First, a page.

The primary purpose of this study was to examine the differences in background characteristics and academic performance of students in distance learning and on-campus programs in allied healthcare education at one medical university in the Eastern United States. The study depended on data from 252 students, drawn from three disciplines, clinical laboratory science, health information administration, and nuclear medicine. The study employed the chi-square test and t-test for analyzing the data. The study's findings suggested no significant differences in terms of the background characteristics of gender and previous academic performance between distance and on-campus students. However, the two groups of students differed significantly in terms of their age composition such that, as expected, distance learning students comprised the majority of older students (25 years and older) relative to their on campus counterparts. The study further showed that, when assessed in terms of their final grade point averages as well as certification pass rates, distance and on campus students were indistinguishable from each other. Similar results were found when final GPA scores within the three separate disciplines were compared and in certification scores in two out of the three disciplines. However, the certification scores of nuclear medicine technology students were found to be significantly different between the two groups, in which on-campus students earned a significantly higher score than their counterparts in the distance learning program. Administrators and educators who are considering offering distance learning as a method of degree obtainment in allied healthcare education need data, such as reported in this study, when determining if distance learning can be as effective as on-campus learning in allied healthcare education.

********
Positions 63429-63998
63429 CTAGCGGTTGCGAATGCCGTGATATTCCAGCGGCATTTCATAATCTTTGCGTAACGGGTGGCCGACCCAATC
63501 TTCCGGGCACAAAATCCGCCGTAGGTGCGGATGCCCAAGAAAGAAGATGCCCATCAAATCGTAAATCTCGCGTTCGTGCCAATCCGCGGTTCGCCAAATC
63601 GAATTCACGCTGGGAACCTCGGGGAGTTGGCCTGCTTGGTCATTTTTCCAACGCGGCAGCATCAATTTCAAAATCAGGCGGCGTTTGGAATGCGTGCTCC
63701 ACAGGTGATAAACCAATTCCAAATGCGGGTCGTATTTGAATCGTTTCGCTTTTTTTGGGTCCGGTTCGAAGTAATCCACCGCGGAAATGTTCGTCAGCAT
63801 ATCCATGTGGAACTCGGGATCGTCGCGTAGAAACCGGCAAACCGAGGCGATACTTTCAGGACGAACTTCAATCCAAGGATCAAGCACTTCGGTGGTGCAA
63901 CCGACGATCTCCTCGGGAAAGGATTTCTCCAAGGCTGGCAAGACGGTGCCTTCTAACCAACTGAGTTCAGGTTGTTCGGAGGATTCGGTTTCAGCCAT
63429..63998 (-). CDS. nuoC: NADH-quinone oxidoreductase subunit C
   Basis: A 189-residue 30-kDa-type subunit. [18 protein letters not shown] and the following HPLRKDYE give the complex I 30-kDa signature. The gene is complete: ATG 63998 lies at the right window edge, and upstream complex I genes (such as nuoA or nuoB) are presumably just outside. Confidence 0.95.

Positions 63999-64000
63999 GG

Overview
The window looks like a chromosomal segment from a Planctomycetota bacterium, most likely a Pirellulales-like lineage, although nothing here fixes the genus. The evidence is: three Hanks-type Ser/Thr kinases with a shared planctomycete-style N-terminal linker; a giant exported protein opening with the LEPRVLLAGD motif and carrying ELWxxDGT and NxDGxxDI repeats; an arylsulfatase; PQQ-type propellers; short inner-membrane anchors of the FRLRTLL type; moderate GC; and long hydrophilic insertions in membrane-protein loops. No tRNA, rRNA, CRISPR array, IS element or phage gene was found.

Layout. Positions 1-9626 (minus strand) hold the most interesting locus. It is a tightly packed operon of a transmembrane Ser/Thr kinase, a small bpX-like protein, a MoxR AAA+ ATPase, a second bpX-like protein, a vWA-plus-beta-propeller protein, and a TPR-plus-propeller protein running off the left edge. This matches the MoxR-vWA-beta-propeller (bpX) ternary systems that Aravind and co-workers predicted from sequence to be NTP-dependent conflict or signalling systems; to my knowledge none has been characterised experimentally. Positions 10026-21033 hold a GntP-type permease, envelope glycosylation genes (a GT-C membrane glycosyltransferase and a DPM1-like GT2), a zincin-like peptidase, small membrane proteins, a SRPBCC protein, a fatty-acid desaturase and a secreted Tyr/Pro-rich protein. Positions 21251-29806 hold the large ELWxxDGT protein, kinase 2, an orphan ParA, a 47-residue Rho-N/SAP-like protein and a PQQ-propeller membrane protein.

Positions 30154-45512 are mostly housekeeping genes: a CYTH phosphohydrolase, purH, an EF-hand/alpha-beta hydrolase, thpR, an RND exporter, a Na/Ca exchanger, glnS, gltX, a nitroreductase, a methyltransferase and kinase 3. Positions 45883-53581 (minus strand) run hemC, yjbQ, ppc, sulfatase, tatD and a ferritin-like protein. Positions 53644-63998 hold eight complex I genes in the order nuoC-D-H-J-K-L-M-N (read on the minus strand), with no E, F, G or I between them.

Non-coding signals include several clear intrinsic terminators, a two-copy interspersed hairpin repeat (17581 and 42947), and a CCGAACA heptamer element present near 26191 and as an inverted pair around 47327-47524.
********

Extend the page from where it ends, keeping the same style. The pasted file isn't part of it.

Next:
|Original language||English (US)|
|Journal||Journal of allied health|
|State||Published - Jan 1 2008|
ASJC Scopus subject areas
- Public Health, Environmental and Occupational Health